Sangam Poetry – (Translated by A.K. Ramanujan)

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1.

Yesterday,
some people of this town
said about me,
she is the woman
of that man from the seashore

where great waves break
on the white sands.

Mother heard it
and asked me,
“is it true?”
I said, under my breath,
“I’m burning.”

( Ainkurunooru 113 – Neidhal thinai )


 

2.

Friend, his seas swell and roar
making conch shells whirl on the sands.
But fishermen ply their little wooden boats
unafraid of the cold lash of the waves.

Look, my bangles
slip loose as he leaves,
grow tight as he returns,
and they give me away.

( Ainkurunooru 192 – Neidhal thinai )


 

3.

The bare root of the bean is pink
like the leg of a jungle hen,
and herds of deer attack its overripe pods
For the harshness
of this season of morning dew
there is no cure
but the breast of my man.

( Kurunthokai 68 – Poet Allur Nanmullai, Kurinji thinai )


 

4.

Where the white waters from the peak
crash through the mountain caves,
it flowers on the slopes;
and there, the little hill-town chieftain
has a younger daughter, a girl
with great arms, and she is tender as water;
fancy her quelling my fire!

( Kurunthokai 95 – Kapilar, Kurinji thinai )


 

5.

My lover has not come back:
the jasmine has bloomed.
A goat-herd comes into town
with goats and milk
to take some rice to others
waiting outside,
palmyra rain-guards in their hands,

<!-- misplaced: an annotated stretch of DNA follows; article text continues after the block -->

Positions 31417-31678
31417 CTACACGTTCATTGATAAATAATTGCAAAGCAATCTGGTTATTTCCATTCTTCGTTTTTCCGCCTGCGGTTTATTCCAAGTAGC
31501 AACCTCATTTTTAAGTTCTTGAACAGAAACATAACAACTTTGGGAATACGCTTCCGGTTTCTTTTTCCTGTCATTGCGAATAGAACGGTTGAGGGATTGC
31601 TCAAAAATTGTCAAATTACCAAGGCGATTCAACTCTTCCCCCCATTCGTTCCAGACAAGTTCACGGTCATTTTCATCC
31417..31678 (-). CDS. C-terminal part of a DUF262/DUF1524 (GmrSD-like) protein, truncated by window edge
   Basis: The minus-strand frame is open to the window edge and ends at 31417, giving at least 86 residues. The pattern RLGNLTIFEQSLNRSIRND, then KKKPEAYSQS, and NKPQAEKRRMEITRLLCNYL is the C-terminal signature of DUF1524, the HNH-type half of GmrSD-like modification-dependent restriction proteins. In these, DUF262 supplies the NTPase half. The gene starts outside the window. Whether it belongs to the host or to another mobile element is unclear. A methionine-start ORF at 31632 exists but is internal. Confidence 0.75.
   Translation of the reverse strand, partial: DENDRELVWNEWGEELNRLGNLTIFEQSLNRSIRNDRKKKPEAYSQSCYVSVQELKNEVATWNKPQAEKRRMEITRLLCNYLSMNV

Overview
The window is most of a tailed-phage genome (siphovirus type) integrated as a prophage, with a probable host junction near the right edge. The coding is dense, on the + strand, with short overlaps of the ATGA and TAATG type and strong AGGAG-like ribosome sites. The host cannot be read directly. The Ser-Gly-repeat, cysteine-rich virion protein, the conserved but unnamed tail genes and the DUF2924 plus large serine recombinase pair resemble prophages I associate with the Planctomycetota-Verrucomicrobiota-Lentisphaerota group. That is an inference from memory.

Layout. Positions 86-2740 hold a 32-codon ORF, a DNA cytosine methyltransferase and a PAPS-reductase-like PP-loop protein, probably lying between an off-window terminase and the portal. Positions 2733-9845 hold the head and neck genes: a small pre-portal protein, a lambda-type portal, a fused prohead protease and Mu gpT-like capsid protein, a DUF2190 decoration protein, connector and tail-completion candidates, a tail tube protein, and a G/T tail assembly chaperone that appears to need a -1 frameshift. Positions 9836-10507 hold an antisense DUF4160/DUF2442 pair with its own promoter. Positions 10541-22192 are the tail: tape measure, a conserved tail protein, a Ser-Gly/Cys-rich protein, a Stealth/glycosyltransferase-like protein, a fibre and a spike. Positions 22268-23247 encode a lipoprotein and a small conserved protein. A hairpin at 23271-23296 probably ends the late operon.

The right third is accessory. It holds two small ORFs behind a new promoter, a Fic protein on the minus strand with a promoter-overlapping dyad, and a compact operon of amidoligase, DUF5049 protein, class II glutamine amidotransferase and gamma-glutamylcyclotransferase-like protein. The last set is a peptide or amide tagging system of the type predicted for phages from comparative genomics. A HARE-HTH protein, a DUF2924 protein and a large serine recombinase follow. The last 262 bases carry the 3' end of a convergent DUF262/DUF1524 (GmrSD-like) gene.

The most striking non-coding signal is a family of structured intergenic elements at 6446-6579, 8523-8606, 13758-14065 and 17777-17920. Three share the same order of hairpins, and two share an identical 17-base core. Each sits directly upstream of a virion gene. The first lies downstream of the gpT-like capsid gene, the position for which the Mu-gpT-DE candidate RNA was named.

herds of young ones in their care:
in his hair
nothing but buds of tiny jasmine.

( Kurunthokai 221- Poet Uraiyur Mutukotran, Mullai thinai )


 

About the translator:

Dr. Ramanujan was born in 1929 to Tamil parents in Mysore. He got his early education in Mysore. He got his Ph.d. in linguistics from Indiana University in 1962. He taught at the University of Chicago from 1962, and lived in Chicago until he died in 1993. He also taught at other U.S. universities including Harvard, University of Wisconsin, University of Michigan, University of California at Berkeley, and Carlton College. In 1976, the government of India awarded him the ‘Padmashri’ title. He was a scholar in Tamil, Kannada, Telugu and Sanskrit.

About Sangam Poems : (by A.K.Ramanujan)

“Tamil, one of the two classical languages of India, is the only language of contemporary India which is recognizably continuous with a classical past”.

“These poem are ‘classical,’ i.e., early, ancient; they are also ‘classics,’ i.e., works that have stood the test of time, the founding works of a whole tradition. Not to know them is not to know a unique and major poetic achievement of Indian civilization”.

“In their antiquity and in their contemporaneity, there is not much else in any Indian literature equal to these quiet and dramatic Tamil poems. In their values and stances, they represent a mature classical poetry: passion is balanced by courtesy, transparency by ironies and nuances of design, impersonality by vivid detail, leanness of line by richness of implication. These poems are not just the earliest evidence of Tamil genius. The Tamils, in their 2,000 years of literary effort, wrote nothing better”.